SW: Yeah, that statistic that you just said really was very striking to me, because that explains those two dots, those two data points. Well, why would it be that having less information leads to more polarization? People feel helpless and people feel disempowered, like they've got nothing- these people in power don't understand me or my problems. “I have no say over it.” That makes people more and more pissed off. And then the other part of it is having a common sense of efficacy that what you can do can have an impact and having a common sense of facts. It's not like local issues are non-controversial. It's a myth to say, "Well, national things are controversial. Locals are everyone gets together and solves problems." Oftentimes local issues are very contentious, but they tend to follow different fault lines than national news. You can be on one side in national news and be on another side when it comes to whether or not there should be a sewage treatment plant in your community. That's a good thing because it means that you're interacting with your neighbors in a way where you're not just assuming they're enemies. They're not just in the enemy camp. They're on the wrong team. The teams are shifting and you come to think of people as individuals you're working with to solve problems instead of people who are on the wrong team or the right team.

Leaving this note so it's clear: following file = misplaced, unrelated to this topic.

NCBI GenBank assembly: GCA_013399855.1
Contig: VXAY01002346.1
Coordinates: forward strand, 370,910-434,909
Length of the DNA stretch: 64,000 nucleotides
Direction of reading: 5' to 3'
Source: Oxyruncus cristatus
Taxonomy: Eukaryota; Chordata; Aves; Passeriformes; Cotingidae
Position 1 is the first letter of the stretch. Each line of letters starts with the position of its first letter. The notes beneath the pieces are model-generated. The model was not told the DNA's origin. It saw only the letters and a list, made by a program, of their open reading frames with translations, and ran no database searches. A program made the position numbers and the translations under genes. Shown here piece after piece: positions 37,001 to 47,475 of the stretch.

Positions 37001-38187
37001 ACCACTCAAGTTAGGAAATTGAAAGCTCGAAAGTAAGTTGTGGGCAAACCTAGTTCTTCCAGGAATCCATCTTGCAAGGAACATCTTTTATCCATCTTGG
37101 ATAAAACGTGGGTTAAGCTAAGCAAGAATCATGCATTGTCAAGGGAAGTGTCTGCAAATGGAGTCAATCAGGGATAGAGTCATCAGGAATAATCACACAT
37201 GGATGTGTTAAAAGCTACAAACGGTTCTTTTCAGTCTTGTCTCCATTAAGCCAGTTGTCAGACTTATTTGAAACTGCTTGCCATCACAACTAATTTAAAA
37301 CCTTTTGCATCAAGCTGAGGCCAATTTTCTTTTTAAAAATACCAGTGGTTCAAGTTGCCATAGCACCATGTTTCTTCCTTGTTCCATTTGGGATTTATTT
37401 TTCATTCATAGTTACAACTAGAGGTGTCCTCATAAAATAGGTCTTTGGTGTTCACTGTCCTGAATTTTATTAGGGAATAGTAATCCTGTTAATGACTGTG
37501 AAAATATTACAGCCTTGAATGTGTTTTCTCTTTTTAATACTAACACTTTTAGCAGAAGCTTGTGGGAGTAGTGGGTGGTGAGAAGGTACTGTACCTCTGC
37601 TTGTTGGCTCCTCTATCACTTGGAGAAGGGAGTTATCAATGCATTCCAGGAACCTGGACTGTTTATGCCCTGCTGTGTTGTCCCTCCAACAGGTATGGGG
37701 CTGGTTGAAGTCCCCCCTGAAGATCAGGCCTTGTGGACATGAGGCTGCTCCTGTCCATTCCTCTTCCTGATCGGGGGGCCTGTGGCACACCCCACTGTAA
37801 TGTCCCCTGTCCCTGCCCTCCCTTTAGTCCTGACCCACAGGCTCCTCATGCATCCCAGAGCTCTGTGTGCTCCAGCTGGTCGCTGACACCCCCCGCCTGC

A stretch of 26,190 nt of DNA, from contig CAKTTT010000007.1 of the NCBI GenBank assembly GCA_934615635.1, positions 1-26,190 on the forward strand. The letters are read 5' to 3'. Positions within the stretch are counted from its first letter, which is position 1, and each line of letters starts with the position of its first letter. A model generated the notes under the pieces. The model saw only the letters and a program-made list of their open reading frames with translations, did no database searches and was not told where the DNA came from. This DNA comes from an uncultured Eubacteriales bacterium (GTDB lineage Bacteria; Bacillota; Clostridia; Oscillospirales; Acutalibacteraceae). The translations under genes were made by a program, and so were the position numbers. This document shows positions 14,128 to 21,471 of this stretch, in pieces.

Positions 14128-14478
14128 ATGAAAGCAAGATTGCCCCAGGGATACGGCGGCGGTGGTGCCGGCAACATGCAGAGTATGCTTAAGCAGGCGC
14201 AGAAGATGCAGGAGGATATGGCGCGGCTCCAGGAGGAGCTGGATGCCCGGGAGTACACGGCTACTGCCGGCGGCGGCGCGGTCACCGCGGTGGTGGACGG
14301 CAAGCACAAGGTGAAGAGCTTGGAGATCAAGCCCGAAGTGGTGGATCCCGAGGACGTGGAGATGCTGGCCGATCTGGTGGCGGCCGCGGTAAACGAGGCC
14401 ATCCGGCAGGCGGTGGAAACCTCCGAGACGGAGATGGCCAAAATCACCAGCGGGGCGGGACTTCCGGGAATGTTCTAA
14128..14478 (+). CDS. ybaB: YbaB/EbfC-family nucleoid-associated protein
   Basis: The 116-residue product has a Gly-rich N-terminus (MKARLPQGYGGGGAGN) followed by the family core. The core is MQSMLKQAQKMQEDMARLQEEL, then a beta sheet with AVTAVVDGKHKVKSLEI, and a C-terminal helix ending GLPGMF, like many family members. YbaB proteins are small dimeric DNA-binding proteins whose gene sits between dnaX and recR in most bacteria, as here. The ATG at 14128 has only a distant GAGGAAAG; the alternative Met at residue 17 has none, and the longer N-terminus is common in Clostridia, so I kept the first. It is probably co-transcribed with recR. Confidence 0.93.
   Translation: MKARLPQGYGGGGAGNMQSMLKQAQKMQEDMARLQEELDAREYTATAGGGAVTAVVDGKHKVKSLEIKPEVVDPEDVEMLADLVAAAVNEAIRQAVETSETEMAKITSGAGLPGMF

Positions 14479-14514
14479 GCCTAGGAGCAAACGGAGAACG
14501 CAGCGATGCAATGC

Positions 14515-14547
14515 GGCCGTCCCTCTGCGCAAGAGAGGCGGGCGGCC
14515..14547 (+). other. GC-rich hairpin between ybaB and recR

KH: Sell us then on the value of having an actual reporter, a professional covering these issues. Because I think a number of people listening to this are going to think, "You know what? We have a glut of news already. We can barely consume what is out there." And with the advent of social media, and everyone having an opinion on Twitter, is there really a shortage of accountability? I can pull out my phone right now and hold an official in my community accountable. What does Report for America bring by adding the professional to that equation?